A team of astronomers has discovered indications of water clouds in the coldest known brown dwarf, which is located 7.3 light-years from Earth.
Astronomers have found signs of water ice clouds on a brown dwarf located just 7.3 light-years from Earth. If confirmed, the discovery is the first sighting of water clouds beyond our solar system and should yield insight into the nature of cool giant planets orbiting other suns.
Using images from NASA’s WISE infrared space telescope taken in 2010 – 2011, astronomer Kevin Luhman (Pennsylvania State University) discovered the brown dwarf named WISE J0855-0714. This brown dwarf is the coldest known and it has a temperature slightly below the freezing point of water.
Since the discovery of WISE J0855-0714, scientists have found that it’s as large as Jupiter with three to ten times the mass.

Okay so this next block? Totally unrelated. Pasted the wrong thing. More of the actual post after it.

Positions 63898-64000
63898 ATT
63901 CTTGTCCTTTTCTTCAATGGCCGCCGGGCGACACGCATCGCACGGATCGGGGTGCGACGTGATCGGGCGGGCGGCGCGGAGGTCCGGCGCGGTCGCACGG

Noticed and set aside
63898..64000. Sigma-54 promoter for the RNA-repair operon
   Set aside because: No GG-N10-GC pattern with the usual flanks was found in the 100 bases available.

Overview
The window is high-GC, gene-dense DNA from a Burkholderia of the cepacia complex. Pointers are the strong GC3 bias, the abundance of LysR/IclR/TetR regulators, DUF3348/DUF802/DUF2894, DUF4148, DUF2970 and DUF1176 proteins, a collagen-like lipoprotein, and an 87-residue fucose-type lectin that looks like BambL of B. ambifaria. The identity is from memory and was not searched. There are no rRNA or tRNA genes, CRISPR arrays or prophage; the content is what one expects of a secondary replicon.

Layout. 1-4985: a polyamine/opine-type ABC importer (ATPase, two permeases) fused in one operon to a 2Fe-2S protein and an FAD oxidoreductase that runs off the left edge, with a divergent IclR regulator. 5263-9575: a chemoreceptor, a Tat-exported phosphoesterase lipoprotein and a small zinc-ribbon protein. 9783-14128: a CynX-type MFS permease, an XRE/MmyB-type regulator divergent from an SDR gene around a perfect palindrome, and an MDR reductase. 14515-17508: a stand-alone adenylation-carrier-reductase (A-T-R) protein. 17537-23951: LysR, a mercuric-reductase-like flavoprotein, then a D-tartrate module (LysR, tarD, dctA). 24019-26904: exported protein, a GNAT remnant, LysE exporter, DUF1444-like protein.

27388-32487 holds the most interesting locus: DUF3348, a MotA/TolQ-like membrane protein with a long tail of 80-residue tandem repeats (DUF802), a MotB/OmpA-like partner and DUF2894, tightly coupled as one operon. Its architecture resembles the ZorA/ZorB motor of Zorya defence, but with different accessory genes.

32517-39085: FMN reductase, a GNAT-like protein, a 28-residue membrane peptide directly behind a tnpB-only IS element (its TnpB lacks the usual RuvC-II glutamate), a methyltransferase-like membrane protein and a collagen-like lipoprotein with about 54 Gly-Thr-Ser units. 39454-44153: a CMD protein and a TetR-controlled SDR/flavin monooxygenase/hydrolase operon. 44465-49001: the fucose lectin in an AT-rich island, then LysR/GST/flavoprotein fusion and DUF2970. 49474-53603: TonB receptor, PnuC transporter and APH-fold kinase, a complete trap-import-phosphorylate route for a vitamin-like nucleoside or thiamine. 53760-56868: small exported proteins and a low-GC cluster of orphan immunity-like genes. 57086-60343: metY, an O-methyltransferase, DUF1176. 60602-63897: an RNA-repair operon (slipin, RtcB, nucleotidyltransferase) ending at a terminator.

The new study, which has been accepted for publication in ApJ Letters, details how the researchers used the FourStar imager at Las Campanas Observatory to acquire deep near-infrared images of the newly discovered brown dwarf.
Astronomers await the launch of the James Webb Space Telescope to help verify the discovery.
Reference: “Indications of Water Clouds in the Coldest Known Brown Dwarf” by Jacqueline K. Faherty, C.G. Tinney, Andrew Skemer and Andrew J. Monson, 8 September 2014, The Astrophysical Journal Letters.